Before there was Frankenstein, a young Mary Shelley, her stepsister Jane “Claire” Clairmont, and poet Percy Bysshe Shelley are drawn into a shocking murder investigation in this deliciously captivating new historical mystery revolving around the real-life trio who would later scandalize 19th century England even as they transformed the literary world.
London, 1814: Mary Godwin and her stepsister Jane Clairmont, both sixteen, possess quick minds bolstered by an unconventional upbringing, and have little regard for the rules that other young ladies follow. Mary, whose mother famously advocated for women’s rights, rejects the two paths that seem open to her—that of an assistant in her father’s bookshop, or an ordinary wife. Though quieter and more reserved than the boisterous Jane, Mary’s imagination is keen, and she longs for real-world adventures.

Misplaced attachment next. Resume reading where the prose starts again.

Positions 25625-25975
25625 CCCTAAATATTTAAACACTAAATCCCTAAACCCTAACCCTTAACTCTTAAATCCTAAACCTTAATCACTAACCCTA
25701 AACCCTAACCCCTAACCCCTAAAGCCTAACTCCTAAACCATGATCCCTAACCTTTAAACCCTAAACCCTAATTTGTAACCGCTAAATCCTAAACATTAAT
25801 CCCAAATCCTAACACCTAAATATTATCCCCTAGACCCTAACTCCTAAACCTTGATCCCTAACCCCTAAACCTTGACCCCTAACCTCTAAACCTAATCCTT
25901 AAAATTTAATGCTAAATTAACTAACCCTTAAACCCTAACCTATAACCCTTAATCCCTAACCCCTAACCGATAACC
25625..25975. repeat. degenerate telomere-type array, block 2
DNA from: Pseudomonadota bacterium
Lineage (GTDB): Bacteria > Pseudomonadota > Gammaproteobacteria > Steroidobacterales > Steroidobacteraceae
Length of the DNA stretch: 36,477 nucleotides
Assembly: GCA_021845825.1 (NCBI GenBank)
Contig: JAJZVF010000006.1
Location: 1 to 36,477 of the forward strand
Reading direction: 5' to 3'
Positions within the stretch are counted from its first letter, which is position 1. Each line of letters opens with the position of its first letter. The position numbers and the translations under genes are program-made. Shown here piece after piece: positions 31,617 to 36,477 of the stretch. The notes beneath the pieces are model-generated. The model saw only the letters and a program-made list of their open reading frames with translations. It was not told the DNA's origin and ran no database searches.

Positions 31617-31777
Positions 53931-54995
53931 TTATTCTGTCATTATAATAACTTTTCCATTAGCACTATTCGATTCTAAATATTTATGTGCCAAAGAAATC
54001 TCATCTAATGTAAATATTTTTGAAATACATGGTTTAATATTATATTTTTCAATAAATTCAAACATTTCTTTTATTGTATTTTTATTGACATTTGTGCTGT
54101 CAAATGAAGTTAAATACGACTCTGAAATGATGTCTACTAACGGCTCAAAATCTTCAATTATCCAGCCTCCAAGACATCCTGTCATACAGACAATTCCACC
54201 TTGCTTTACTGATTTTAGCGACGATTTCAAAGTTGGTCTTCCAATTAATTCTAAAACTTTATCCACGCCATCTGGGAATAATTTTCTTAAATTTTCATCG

One evening, an opportunity arrives in the form of a dinner guest, Percy Bysshe Shelley. At twenty-one, Shelley is already a renowned poet and radical. Mary finds their visitor handsome and compelling, but it is later that evening, after the party has broken up, that events take a truly intriguing turn. When Mary comes downstairs in search of a book, she finds instead a man face down on the floor—with a knife in his back.
The dead man, it seems, was a former classmate of Shelley’s, and had lately become a personal and professional rival. What was he doing in the Godwins’ home? Mary, Jane, and Shelley are all drawn to learn the truth behind the tragedy, especially as each discovery seems to hint at a tangled web that includes many in Shelley’s closest circle. But as the attraction between Mary and the married poet intensifies, it sparks a rivalry between the sisters, even as it kindles the creative fire within . . .